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Regeneration of Mammalian Cardiomyocytes Demonstrate

Unlike normal mammalian cardiac tissue, the hearts of the MRL mouse strain can regenerate cardiomyocytes following infarction, with full recovery of myocardial function, the Wistar Institute in Philadelphia announced Monday.

Dr. Ellen Heber-Katz and associates had previously shown this mouse strain to be unique in its capacity for regenerative wound healing (see Reuters Health report, February 18, 1998). They found that at least six loci on five chromosomes are associated with the regenerative capability.

According to their current report, to be released online Tuesday by the Proceedings of the National Academy of Sciences, the investigators induced cardiac infarction in the right ventricle of control and MRL mice using a cold probe.

“At day 5 there was an inflammatory response and infiltrate, but after that the [MRL] animals just got better,” Dr. Heber-Katz told Reuters Health.

At 2 months, microscopic examination revealed “totally normal appearing tissue” in some of the animals, she said, while in others, “we could tell they had been injured, because there was a little bit of scar tissue on top and around the edges” of the infarction.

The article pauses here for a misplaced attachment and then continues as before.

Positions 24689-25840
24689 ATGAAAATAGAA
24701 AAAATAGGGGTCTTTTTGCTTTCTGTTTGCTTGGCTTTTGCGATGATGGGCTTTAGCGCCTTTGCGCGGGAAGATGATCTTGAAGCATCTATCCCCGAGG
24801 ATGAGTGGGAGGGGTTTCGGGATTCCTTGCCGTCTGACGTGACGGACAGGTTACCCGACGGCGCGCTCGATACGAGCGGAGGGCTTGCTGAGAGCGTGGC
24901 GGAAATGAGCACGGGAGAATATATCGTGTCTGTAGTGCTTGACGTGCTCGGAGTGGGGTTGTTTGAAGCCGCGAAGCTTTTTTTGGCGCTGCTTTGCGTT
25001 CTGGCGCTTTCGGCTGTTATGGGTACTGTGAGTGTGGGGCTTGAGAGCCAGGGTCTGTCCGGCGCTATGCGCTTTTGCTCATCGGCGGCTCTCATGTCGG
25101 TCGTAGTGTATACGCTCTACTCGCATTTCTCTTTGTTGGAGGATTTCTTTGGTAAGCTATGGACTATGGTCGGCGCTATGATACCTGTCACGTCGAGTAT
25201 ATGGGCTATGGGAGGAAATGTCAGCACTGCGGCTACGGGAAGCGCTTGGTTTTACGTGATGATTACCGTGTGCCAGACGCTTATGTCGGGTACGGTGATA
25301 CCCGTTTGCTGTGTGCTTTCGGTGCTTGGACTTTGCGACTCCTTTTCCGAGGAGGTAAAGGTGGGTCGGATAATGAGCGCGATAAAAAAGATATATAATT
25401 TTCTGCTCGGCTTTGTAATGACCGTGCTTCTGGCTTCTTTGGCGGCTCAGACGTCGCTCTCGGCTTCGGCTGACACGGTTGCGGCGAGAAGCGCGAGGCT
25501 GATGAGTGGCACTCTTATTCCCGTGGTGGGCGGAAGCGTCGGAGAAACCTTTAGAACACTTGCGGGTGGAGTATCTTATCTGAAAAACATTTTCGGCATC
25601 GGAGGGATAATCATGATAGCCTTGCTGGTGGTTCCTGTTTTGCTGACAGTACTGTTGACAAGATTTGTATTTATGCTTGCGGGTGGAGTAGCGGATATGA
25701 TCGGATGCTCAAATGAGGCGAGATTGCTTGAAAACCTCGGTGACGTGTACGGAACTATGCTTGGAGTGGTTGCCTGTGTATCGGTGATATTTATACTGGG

“I believe these animals have the ability to break down scars very easily, or else they control the material being laid down and how rapidly it accumulates,” she said.

The only other organisms capable of cardiac regeneration are certain reptiles and amphibians, the investigators note in their paper. Dual staining of nuclei showed the mitotic index of MRL mouse tissue to be in the neighborhood of 10% to 20%, they report, similar to that seen in frogs and lizards after ventricular injury.

Dr. Heber-Katz believes that differing levels or types of collagen, or a different mechanism of collagen breakdown, may explain the findings. She predicts that when further research precisely elucidates the mechanism and its time course, similar recovery will be possible in humans.

Since the time that Dr. Heber-Katz and her associates submitted the article for publication, she said, they have successfully grown cardiomyocytes from both control mice and MRL mice in culture. “Both seem capable of dividing,” she said, “which is consistent with the idea that it’s just the scar tissue that normally prevents cardiac regeneration after injury.”

Proc Natl Acad Sci USA 2001;98:9830-9835.


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